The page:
A detailed breakdown of NHS spending shows money is reaching key health priorities, the government says.
Hospitals are responsible for a large part of the deficit
Spending is rising in line with the increase in the overall budget for cancer and mental health treatment, Department of Health figures indicate.
The data was compiled last year from spending by local primary care trusts, which control £63bn of spending - 75% of the NHS budget in England,
Spending on metabolic problems such as diabetes and obesity also rose.
However, experts said extra spending did not necessarily equate to better standards of care.
Health Secretary Patricia Hewitt is set to use the figures in defence of her record when she is grilled by MPs.
Ms Hewitt is due before the Health Select Committee on Wednesday as part of their inquiry into NHS deficits.
The health service finished last year over £500m in the red and critics have argued that key services, especially mental health, have been starved of funds as the health service tries to balance the books.
But the figures, compiled from spending by primary care trusts, local bodies which control £63bn of spending last year - three quarters of the NHS budget in England, showed many areas were getting increases in line with the overall 8.7% annual budget rise.
The money invested in mental health rose by 8% to £7.7bn to make it the biggest single spend area.
Cancers, the third biggest spend, saw funds rise by over 10% to £4.1bn. Public health also saw a 10% rise to £1.2bn.
Dentistry saw the biggest single rise - 75% - but this was put down to the cost of a new contract that PCTs took responsibility for.
Among the rest, metabolic and nutritional disorders saw spending go up by nearly 17% to £1.8bn. Government officials said rising diabetes and obesity levels were responsible.
The only major discrepancy in the key areas was spending on cardiovascular disease, which rose by just 1.3%. This was put down to the falling cost of drugs.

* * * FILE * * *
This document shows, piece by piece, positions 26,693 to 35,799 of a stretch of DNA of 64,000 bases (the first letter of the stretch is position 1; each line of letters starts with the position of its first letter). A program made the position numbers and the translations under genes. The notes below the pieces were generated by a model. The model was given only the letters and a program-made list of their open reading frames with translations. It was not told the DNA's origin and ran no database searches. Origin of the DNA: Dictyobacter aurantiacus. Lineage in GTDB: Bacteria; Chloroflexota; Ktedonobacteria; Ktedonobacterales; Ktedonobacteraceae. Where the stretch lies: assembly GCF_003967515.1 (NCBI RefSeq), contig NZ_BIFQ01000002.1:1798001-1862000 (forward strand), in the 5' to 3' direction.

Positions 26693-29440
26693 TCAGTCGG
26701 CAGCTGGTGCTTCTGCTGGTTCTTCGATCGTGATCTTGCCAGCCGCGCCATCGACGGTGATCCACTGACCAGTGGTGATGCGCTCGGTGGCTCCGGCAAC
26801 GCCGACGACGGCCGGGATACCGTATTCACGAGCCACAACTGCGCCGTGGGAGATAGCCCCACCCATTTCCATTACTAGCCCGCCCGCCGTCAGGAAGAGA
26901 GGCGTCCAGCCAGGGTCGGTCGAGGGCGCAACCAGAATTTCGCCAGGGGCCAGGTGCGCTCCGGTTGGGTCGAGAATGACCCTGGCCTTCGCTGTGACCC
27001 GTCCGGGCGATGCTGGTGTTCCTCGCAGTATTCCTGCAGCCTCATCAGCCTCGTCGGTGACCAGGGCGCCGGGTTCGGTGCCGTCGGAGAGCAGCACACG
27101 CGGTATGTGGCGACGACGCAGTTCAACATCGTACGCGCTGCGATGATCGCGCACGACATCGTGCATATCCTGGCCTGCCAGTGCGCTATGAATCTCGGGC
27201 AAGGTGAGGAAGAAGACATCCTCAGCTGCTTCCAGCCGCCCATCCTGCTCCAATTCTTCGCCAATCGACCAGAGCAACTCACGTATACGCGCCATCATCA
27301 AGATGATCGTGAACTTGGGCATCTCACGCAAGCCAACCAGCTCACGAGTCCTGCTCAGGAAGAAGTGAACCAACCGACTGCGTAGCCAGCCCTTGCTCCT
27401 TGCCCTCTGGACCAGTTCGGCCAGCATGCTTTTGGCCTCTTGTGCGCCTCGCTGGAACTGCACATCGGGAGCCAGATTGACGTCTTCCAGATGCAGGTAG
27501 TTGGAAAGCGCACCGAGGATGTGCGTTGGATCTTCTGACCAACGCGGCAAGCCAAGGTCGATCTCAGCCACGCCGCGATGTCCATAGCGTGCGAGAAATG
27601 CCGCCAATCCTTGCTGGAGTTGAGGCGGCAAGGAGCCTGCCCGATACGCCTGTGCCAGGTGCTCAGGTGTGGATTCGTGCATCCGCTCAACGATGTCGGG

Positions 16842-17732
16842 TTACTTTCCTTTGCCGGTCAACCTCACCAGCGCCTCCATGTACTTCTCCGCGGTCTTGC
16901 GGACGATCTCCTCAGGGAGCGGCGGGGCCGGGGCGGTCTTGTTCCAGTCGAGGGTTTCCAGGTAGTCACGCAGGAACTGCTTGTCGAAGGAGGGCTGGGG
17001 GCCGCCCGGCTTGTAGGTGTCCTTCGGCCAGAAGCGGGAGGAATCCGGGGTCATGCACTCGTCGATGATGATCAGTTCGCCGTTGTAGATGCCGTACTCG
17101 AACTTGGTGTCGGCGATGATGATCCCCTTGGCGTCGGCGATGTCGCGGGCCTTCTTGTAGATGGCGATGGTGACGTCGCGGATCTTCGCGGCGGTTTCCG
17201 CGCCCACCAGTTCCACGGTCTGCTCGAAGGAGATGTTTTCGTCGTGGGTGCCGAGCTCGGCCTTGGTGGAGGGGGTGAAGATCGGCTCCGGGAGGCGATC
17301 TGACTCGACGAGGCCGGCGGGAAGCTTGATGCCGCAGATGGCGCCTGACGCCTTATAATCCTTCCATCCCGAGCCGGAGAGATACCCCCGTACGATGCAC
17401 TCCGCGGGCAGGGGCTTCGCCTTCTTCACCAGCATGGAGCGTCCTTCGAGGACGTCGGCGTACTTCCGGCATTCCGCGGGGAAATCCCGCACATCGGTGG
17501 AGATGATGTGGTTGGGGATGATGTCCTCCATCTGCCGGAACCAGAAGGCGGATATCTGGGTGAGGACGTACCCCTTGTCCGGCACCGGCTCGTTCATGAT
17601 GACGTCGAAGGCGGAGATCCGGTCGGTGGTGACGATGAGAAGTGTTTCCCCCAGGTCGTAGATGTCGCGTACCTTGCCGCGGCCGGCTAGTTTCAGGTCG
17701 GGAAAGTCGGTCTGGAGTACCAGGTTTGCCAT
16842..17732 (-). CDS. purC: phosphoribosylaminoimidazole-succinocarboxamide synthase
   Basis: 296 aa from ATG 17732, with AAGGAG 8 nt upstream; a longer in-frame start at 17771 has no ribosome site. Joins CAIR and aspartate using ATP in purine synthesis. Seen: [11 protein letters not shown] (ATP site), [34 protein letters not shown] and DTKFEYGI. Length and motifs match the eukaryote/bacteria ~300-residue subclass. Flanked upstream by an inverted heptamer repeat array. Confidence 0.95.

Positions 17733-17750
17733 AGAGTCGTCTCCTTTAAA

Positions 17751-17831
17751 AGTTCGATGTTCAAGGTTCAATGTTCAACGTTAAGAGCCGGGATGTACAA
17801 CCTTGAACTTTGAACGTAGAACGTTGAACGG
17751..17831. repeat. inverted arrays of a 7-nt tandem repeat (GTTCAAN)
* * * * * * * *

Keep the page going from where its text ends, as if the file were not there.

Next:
A Department of Health spokesman said: "What this shows is that the extra money is getting to the priority areas."
And the spokesman added he hoped the data would help PCTs compare how they were spending NHS money with other trusts in a bid to improve efficiency and care.
However, John Appleby, chief economist at the King's Fund health think-tank, said the figures did not show the whole picture.
"It is just half the equation, what we have not got is the results. Just because spending is increasing it does not mean we are getting better care."
Meanwhile, the Conservatives used other figures from PCTs to show the cost of providing out-of-hours GP care under a new contract, which came in in 2004, is three times what was expected.
The figures show that the government set aside £105m last year, but PCTs, which were given responsibility for the service under the terms of the deal, actually shelled out £346m.
Shadow health secretary Andrew Lansley said: "The government has achieved a unique double-whammy - obtaining worse services for patients at a much greater cost.
"It is mismanagement of our NHS on a tragic scale."